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Erika Dickerson-Despenza. (Photo by Joey Stocks)

Erika Dickerson-Despenza Wins 2021 Susan Smith Blackburn Prize

Her play ‘cullud wattah’ is honored, with Kimber Lee’s ‘The Water Palace’ and Ife Olujobi’s ‘Jordans’ also specially commended.

NEW YORK CITY: The Susan Smith Blackburn Prize has announced cullud wattah by Erika Dickerson-Despenza as the winner of its 2021 playwriting award during a virtual ceremony that was streamed on YouTube. This year’s award includes a cash prize of $25,000 and a signed print by renowned artist Willem de Kooning created especially for the Susan Smith Blackburn Prize.

“As a playwright, I aspire to be a delicate sculptor of everyday horrors,” said Dickerson-Despenza, who dedicated the honor to Ntozake Shange during the ceremony. “I wrote cullud wattah to explore the politics of disgust, shame, and refusal by highlighting the rupture of government intervention at the intersection of capitalism and environmental racism. The play examines the impact of these horrors so routinely visited upon dispossessed peoples, namely Black women. I wrote this play specifically for Black women on the margins of the margins—poor and working-class Black women, single mothers, elders and widows, Black women in recovery, and young, queer Black girls. To be a woman amongst other dynamic women honored for our work is a gift.”

Dickerson-Despenza’s play centers on the Flint water crisis, following a third generation General Motors employee as her sister seeks justice and restitution for lead poisoning, revealing a toxic entanglement between the city and its most powerful industry. Corrosive memories and secrets arise as the family is forced to confront the cost of survival.

“When I say that this play hit me like a train, like a ton of bricks—I don’t think I slept for three weeks after reading this play,” said award judge Paapa Essiedu during the ceremony, calling the play a classic of today and for years to come. “This play pretty much sings, screams, rages, weeps, and literally dances through what is quite a difficult subject matter, but always does it with such a clarity of thought and lightness of touch and sense of humor. Through its intimate and thoughtful scenes, we definitely feel what it’s like to live in an America that does not care about nor protect its own people. But Erika Dickerson-Despenza makes sure that we do care, that we do protect, that we do feel, that we do see, and that we will never, never forget.”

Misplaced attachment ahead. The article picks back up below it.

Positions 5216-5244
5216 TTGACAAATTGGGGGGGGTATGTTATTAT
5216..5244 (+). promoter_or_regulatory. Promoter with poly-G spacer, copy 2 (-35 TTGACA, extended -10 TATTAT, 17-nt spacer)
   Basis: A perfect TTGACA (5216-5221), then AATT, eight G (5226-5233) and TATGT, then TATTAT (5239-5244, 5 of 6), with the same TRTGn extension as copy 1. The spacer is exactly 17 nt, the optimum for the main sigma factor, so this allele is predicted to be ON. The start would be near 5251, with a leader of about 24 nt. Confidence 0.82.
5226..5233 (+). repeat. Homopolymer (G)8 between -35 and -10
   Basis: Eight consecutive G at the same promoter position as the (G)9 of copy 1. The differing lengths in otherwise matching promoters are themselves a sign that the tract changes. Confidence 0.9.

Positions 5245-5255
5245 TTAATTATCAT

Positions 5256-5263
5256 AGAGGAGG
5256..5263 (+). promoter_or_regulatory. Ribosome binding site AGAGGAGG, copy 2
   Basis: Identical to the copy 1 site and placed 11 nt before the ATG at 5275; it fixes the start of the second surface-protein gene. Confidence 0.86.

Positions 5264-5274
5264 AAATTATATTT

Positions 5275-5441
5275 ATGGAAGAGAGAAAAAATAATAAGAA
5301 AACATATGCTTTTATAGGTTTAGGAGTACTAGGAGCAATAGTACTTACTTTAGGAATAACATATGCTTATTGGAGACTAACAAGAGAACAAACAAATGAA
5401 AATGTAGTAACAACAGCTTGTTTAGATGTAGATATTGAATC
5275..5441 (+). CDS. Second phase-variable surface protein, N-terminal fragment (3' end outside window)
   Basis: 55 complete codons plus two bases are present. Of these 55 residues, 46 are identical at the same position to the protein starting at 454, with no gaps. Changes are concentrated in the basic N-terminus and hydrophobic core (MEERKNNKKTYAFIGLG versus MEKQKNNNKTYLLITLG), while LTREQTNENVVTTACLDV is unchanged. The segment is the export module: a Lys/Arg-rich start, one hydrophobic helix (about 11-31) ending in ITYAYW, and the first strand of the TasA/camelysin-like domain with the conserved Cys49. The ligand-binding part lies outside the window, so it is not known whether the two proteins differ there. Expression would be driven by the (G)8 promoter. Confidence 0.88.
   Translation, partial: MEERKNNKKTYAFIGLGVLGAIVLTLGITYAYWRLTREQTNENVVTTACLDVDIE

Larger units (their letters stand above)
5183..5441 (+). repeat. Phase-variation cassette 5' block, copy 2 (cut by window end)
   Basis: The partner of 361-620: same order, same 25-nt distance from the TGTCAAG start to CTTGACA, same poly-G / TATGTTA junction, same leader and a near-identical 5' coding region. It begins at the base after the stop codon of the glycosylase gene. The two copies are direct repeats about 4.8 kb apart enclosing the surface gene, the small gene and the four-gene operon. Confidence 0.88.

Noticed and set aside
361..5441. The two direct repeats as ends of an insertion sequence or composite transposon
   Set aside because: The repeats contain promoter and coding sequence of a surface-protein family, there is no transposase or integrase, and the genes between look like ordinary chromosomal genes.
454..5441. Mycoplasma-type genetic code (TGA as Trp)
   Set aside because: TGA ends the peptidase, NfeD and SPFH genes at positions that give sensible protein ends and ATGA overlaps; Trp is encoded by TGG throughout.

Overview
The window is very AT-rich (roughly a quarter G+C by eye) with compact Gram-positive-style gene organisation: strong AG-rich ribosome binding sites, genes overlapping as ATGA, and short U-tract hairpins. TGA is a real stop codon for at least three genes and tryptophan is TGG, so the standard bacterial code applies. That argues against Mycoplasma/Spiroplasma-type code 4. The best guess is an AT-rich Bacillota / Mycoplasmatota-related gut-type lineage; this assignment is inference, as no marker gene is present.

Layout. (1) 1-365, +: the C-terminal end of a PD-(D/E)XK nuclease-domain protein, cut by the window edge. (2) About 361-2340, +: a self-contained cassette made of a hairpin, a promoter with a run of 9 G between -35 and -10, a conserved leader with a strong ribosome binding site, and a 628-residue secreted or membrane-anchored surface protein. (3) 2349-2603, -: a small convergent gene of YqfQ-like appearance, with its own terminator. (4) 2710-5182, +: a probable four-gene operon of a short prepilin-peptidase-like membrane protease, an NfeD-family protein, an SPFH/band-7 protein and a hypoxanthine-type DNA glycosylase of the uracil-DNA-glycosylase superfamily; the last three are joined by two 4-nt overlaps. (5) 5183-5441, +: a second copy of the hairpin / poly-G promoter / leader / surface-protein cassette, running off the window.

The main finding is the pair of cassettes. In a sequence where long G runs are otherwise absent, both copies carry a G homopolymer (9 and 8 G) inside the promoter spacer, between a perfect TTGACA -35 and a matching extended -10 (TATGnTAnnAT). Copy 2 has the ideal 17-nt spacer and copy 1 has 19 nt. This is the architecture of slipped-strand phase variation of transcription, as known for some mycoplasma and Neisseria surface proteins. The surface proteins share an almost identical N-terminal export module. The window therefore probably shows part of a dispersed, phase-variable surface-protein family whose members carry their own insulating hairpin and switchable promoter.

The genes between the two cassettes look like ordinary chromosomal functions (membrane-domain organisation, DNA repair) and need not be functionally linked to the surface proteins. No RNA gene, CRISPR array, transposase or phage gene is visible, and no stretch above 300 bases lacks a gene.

The Susan Smith Blackburn Prize is awarded to women+ playwrights and chosen from an international group of over 160 plays. This year’s finalists, who all receive an award of $5,000, included Glace Chase, Triple X; Miranda Rose Hall, A Play for the Living in the Time of Extinction; Dawn King, The Trials; Kimber Lee, The Water Palace; Janice Okoh, The Gift; Ife Olujobi, Jordans; Frances Poet, Maggie May; Jiehae Park, The Aves; and Beth Steel, The House of Shades. A play can also be honored with a special commendation of $10,000 at the discretion of the judges. This year, Lee and Olujobi were awarded with special commendations, marking the first time two special commendations were given in the same year.

This year’s international panel of judges included Natalie Abrahami, Paapa Essiedu, Bunny Christie, Lileana Blain-Cruz, Jason Butler Harner, and Seema Sueko.

The Susan Smith Blackburn Prize, founded in 1978 and named for the American author and actor, promotes the high standards, creativity, and vitality that were characteristic of Blackburn’s life. More than 470 plays have been honored as finalists, many going on to win Olivier, Lilly, Evening Standard, and Tony Awards for Best Play. Ten Finalist plays have subsequently won the Pulitzer Prize in Drama.

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